Please use this identifier to cite or link to this item: http://scholarbank.nus.edu.sg/handle/10635/101158
Title: Morphological adaptation of the skull for various behaviors in the tree shrews
Authors: Endo, H.
Hikida, T.
Motokawa, M.
Chou, L.M. 
Fukuta, K.
Stafford, B.J.
Keywords: Adaptation
Behavior
Osteometry
Skull
Tupaiidae
Issue Date: Aug-2003
Source: Endo, H.,Hikida, T.,Motokawa, M.,Chou, L.M.,Fukuta, K.,Stafford, B.J. (2003-08). Morphological adaptation of the skull for various behaviors in the tree shrews. Journal of Veterinary Medical Science 65 (8) : 873-879. ScholarBank@NUS Repository.
Abstract: Skull size and shape were examined among 14 species of the tree shrews (Tupaia montana, T. picta, T. splendidula, T. mulleri, T. longipes, T. glis, T. javanica, T. minor, T. gracilis, T. dorsalis, T. tana, Dendrogale melanura, D. murina, and Ptilocercus lowii). The bones of face were rostro-caudally longer in T. tana and T. dorsalis, contrasting with T. minor and T. gracilis, D. melanura, D. murina and P. lowii which have smaller facial length ratios. The arbo-terrestrial species (T. longipes and T. glis) were similar to terrestrial species in length ratios of bones of face unlike the other arbo-terrestrial species (T. montana, T. picta, T. splendidula, and T. mulleri). We propose that T. longipes and T. glis have adapted to foraging for termites and ants as have T. tana and T. dorsalis. Additionally small body size in T. javanica may be the result of being isolated in Java. We separated the species into 5 groups from the measurment values of skulls: 1) Terrestrial species; T. tana and T. dorsalis, 2) Arboreal species; T. minor and T. gracilis, 3) Arbo-terrestrial species group 1: T. montana, T. splendidula, T. picta and T. mulleri, and T. javanica, 4) Arbo-terrestrial species group 2: T. glis and T. longipes, 5) Arboreal species of Dendrogale and Ptilocercus. Principal component analysis separated species into 8 clusters as follows: 1) T. tana, 2) T. dorsalis, 3) T. montana, T. splendidula, T. picta and T. mulleri, 4) T. glis and T. longipes, 5) T. javanica, 6) T. minor and T. gracilis, 7) D. melanura and D. murina, and 8) P. lowii. We suggest that these clusters correspond to behavioral strategies and peculiarities observed in foraging, feeding and locomotion in each species.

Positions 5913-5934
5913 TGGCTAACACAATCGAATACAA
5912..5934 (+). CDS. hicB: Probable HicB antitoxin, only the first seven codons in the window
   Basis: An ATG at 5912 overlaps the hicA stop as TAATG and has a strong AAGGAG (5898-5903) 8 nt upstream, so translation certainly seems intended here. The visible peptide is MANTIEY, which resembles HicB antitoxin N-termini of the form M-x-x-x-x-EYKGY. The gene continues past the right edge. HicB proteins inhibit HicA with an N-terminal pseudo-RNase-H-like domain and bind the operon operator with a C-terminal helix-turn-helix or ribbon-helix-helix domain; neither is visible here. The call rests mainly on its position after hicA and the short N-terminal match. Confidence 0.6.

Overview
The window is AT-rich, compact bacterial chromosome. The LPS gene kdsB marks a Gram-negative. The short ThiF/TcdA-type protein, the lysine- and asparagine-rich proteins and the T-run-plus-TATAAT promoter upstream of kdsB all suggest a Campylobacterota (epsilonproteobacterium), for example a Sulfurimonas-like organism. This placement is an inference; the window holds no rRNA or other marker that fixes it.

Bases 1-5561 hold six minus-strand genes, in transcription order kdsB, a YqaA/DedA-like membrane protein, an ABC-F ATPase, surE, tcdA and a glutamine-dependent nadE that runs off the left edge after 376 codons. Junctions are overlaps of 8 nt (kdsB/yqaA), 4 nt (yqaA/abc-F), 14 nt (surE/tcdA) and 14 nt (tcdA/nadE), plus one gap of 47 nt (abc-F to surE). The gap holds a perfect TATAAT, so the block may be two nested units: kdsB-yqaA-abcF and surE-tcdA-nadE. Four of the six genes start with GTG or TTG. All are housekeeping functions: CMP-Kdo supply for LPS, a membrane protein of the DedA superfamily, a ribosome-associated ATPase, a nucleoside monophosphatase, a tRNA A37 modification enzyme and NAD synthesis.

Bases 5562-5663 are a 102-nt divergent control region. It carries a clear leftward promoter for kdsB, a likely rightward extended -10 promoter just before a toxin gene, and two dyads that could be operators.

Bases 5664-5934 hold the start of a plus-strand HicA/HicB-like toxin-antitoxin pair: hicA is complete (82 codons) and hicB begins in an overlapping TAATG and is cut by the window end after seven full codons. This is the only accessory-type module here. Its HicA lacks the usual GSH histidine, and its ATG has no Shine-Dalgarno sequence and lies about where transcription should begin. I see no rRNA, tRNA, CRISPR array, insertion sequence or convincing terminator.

Source Title: Journal of Veterinary Medical Science
URI: http://scholarbank.nus.edu.sg/handle/10635/101158
ISSN: 09167250
Appears in Collections:Staff Publications

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